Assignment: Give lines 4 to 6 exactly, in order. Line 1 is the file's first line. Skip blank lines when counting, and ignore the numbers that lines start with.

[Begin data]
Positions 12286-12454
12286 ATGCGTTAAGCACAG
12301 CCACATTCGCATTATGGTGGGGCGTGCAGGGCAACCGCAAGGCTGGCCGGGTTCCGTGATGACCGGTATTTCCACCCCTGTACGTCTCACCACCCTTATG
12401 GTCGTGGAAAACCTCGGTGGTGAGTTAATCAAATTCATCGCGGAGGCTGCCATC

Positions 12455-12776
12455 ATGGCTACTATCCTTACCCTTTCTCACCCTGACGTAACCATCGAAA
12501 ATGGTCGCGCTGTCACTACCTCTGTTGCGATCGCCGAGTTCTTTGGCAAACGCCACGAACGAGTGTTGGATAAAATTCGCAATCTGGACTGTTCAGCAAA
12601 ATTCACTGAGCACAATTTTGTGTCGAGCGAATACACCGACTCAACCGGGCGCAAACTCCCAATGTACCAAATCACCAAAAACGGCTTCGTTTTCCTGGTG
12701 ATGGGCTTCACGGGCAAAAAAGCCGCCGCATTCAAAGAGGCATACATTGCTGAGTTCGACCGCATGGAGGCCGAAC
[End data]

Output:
12401 GTCGTGGAAAACCTCGGTGGTGAGTTAATCAAATTCATCGCGGAGGCTGCCATC

Positions 12455-12776
12455 ATGGCTACTATCCTTACCCTTTCTCACCCTGACGTAACCATCGAAA